The group cites the following examples of egregious conduct on the part of Facebook. “They named Breitbart News as a ‘trusted news source’ and made The Daily Caller a ‘fact-checker’ despite both publications having records of working with known white nationalists.” (The underlying presumption here is that white nationalists cannot peddle accurate news, but non-white nationalists and patriots might.). Voter suppression was ignored. Incitements “to violence against protesters fighting for racial justice in America in the wake of George Floyd, Breonna Taylor, Tony McDade, Ahmaud Arbery, Rayshard Brooks and so many others” was permitted. It takes issue with the scale of revenue Facebook makes: 99 percent of $70 billion. “Will advertisers stand with us?”
When a company as infuriatingly smug and standardising as Starbucks intends to withdraw its name from your client list, celebrations might be in order, and not just for authentic coffee makers. It is not so much standing with you as fleeing the scene and awaiting a change of heart. Last year, the company found itself in the nether ranks of the Corporate Human Rights Benchmark, a London-based non-profit intent on scolding it. In 2018, it scored like a dunce. The commitment to respecting human rights fell well short of meeting standards stipulated by the OECD and UN Global Compact. Transparency on human rights in terms of supply chains was found wanting.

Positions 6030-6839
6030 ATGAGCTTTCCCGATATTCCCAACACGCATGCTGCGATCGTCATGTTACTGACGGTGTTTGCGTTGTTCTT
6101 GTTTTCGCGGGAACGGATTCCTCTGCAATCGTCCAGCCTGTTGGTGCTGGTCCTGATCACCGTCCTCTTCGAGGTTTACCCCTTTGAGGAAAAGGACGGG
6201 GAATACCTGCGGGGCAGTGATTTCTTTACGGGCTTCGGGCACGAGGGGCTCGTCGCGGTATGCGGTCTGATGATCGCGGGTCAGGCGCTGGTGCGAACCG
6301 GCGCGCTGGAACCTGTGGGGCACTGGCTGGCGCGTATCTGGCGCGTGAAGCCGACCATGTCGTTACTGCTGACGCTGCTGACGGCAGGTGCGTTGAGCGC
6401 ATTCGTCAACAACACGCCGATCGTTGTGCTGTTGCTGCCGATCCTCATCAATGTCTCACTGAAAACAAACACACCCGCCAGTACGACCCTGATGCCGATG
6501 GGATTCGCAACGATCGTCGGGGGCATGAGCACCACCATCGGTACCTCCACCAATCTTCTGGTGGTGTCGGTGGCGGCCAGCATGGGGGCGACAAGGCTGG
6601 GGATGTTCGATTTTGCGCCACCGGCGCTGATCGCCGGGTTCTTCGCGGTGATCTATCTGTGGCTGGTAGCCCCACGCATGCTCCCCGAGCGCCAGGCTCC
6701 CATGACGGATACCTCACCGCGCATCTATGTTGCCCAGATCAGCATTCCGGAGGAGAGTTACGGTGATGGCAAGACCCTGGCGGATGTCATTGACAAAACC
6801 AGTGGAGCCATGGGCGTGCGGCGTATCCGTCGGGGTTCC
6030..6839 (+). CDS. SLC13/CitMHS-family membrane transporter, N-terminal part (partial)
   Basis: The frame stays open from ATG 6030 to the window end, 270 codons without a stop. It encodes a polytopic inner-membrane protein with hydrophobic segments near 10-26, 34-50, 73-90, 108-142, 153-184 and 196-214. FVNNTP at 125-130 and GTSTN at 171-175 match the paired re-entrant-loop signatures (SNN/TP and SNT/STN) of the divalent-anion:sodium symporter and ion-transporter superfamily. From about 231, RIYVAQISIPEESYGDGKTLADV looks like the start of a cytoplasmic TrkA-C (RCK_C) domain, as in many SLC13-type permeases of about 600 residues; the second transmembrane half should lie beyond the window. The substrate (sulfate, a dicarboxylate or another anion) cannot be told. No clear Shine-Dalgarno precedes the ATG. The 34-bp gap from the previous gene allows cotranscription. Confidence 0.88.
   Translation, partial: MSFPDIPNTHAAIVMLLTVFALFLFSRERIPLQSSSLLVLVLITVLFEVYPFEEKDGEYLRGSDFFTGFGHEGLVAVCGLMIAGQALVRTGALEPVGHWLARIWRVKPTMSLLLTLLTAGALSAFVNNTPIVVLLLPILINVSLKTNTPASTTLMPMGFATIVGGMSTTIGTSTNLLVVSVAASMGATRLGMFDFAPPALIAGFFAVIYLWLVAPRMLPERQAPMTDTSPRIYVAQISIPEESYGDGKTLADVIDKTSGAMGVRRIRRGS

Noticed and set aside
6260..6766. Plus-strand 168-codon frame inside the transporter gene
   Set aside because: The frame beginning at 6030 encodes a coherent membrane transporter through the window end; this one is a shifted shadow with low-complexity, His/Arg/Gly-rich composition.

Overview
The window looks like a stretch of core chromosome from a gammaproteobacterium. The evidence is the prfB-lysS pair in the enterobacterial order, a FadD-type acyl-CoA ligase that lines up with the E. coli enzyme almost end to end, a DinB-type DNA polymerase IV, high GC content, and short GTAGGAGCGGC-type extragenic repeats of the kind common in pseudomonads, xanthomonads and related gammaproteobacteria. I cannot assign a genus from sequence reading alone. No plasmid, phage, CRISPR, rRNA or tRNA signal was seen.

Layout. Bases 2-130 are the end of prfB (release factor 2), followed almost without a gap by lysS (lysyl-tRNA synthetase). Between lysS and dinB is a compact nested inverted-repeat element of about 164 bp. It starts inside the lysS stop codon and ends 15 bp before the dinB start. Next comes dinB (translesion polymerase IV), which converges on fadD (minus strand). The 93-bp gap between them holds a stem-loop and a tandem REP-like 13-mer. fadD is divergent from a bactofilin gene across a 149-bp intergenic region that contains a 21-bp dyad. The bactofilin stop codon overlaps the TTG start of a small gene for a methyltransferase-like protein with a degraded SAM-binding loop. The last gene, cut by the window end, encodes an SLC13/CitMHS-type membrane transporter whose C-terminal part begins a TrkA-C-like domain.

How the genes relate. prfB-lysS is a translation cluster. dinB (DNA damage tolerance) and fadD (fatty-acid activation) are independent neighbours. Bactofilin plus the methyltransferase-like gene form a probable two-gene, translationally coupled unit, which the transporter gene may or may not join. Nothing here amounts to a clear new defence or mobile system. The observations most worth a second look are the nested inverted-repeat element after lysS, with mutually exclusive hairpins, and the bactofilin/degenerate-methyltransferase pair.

But in the league of abuses, even Starbucks must find itself enviously short of an entity that prides itself on its totalitarian drinks image. Be it Colombia, Turkey, Guatemala and Russia, Coca-Cola, which has turned cold on Facebook for the brief period of 30 days, has run roughshod over workers’ rights and drained environments the world over. Its cravings for water have done their share in destroying local agriculture and adding their substantial contribution to global dehydration. Moralising about hate speech in a brief spell of triggered conscience compares poorly as an ethical act relative to the furthering of environmental sustainability.